cory Tue 23-Jul-13 15:07:36

Pinkslipper82 Tue 23-Jul-13 13:56:39

"I don't think he is going to cheat on me (although I do accuse him of that)"

However unhappy you are, however lonely and frustrated- this has got to stop! It is not fair on the poor man, in fact I would go as far as to consider it a form of emotional abuse.

It would certainly be a dealbreaker for me, I would walk out on anyone who kept accusing me of cheating because I would see it as my duty to safeguard my own menal health.

Get help, see a doctor if you think you need to, above all, have a serious talk with your dh about other solutions to your life (less well paid job for him, moving somewhere you can have a career). But don't do it to him.

foodtech Tue 23-Jul-13 15:16:38

Would it be possible for you to live in SA and then for your DH to travel for work as at least then you will have support and hopefully friends? Obviously I don't know what your H does so this may not be possible. It must be rubbish my H travels in Africa quite alot and I would be reluctant to move there and be on my own especially with language difficulties.

Pinkslipper82 Tue 23-Jul-13 16:43:21

Thanks ladies I do know that I am being unreasonable and I do regret the messages that I send him and do apologise afterwards. Slangwhanger you have hit the nail on the head with saying you craved time away from the kids. I love my kids, they are great however I do fantisise about doing all the things we did before we had the kids, it seems like he is living a bit of a carefree life, staying in fancy hotels and fancy restaurants having drinks and adult company every night whilst I have chicken nuggets with the kids watching cartoons!
We lived in Qatar for 5 years before this posting and I did not feel like this while we lived there although he did not travel while we were there. Living in Uz is not the problem it's the travelling and the socialising that he gets to do while I am with the kids 90% of the time.
We have a years left on this project and then we will move to the next job, hopefully it's one that does not include so much travelling!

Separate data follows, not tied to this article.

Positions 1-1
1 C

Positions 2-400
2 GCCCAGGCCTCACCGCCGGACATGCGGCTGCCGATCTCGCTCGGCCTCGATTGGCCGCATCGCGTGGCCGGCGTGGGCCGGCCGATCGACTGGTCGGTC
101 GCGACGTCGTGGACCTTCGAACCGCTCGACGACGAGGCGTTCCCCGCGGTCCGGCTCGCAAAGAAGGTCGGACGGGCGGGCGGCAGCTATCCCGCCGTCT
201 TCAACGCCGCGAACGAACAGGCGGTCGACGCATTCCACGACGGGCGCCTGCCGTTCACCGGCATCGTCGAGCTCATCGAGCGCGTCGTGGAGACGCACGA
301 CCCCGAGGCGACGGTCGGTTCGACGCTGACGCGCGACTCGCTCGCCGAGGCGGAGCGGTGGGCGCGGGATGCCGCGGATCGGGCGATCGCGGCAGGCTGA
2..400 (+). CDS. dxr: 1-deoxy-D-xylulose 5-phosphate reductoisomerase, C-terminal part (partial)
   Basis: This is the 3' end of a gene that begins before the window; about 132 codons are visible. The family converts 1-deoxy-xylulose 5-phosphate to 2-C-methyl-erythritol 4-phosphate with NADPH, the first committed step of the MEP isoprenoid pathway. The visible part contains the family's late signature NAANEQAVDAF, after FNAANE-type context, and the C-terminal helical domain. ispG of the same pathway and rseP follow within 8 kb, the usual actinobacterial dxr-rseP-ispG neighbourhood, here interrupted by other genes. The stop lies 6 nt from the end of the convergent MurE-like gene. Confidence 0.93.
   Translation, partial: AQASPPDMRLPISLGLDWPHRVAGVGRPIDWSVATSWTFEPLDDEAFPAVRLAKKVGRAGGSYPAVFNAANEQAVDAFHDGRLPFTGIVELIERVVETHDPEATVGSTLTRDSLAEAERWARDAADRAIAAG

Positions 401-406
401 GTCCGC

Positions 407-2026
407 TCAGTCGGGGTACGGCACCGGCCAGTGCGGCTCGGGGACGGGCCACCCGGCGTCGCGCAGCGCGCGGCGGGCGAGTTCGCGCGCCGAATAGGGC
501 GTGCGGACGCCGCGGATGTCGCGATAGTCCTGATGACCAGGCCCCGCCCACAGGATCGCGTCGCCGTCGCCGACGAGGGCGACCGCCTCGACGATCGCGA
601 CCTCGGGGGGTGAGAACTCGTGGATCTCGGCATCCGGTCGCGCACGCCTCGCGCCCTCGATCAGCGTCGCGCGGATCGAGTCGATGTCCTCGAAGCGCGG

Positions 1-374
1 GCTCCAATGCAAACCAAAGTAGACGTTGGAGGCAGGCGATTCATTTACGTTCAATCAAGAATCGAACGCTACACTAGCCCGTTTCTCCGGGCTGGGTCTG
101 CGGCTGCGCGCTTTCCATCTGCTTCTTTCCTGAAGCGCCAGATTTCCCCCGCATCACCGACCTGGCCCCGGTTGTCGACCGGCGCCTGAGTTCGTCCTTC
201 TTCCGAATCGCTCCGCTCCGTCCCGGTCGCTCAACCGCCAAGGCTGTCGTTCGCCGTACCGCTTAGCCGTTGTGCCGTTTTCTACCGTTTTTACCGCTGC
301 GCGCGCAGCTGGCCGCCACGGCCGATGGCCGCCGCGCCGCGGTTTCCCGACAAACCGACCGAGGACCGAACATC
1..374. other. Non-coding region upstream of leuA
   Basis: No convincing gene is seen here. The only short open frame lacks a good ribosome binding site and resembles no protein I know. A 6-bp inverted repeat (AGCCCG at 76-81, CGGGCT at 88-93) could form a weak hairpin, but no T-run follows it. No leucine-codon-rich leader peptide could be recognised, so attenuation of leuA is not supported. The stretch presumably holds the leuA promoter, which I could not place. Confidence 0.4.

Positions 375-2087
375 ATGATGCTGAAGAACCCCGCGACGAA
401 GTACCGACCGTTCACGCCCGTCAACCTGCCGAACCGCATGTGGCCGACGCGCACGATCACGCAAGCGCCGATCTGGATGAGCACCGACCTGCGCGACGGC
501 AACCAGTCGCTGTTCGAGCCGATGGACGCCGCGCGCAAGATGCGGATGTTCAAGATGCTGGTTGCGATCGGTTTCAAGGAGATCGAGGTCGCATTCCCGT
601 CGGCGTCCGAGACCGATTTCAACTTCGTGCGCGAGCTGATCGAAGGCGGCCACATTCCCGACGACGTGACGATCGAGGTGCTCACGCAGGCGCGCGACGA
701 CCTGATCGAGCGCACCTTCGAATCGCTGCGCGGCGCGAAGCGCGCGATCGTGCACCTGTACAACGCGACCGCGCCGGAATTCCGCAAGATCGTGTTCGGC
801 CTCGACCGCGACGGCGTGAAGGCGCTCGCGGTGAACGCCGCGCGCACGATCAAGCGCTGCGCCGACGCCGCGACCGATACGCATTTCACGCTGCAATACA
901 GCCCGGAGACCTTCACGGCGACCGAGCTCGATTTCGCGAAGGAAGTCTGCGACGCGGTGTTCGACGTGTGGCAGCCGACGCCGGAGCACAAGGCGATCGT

Pinkslipper82 Tue 23-Jul-13 16:46:05

Cory, I realise that and that is why I need to stop. I have been good today, he has gone out for the fifth night in a row and I have not sent any sarcastic or PA messages, I am grateful for the fact that he keeps me updated with what he is doing as he knows I worry.

hermioneweasley Tue 23-Jul-13 16:51:53

I wouldn't fancy living in Uz either.

If he's away a lot anyway, could you base yourself somewhere else?

Pinkslipper82 Tue 23-Jul-13 16:56:43

We have to be based in Uz as per the companies policy, although its not nice living there I can do it, it's the fact that we have to be apart so often that I battle with.

cory Tue 23-Jul-13 17:12:11

That does seem tough.

Is there any way in which you could investigate alternatives for the two of you? There are other companies in the world- does he have to work for this particular one? Doing this particular job?

Sit down with a piece of paper and draw up possible scenarios for a bit. If you had your freedom and could pick how you really wanted your family set up to work, what would it look like? Where would you like to live, how would you like to live? What is important to you, what is less important?

And then ask yourself, is there any way you and your dh could actually make this happen?

Ask yourself, what would the likely price be that you had to pay. Less income? Both of you working? And then weight that against the gains.

Also, ask yourself (or better, both of you), where is this going? What will happen in a few years' time when your children are older, need better education, become teenagers? What will happen to you when they leave home? Is the whole of your life going to be about getting posted to places which you have no control of and where there is nothing for you to do? Is this a way of living you can cope with?

I suspect that your jealousy and irritability stem from a feeling of powerlessness: you feel you have nothing to set up against the dictates of your dh's firm. But they don't own him and he is only one of the two adults in your marriage. Decisions have to be taken by the two of you. Together. Time for a serious talk imo.

ilovesooty Tue 23-Jul-13 17:14:22

I agree with cory and it seems that saying 'I can't help it' has the potential to damage your relationship beyond repair so I'm glad you're addressing your behaviour to and treatment of your husband. Until you get to the root of why you feel the need to behave as you have been doing it will be difficult to move on from it.

WilsonFrickett Tue 23-Jul-13 17:41:05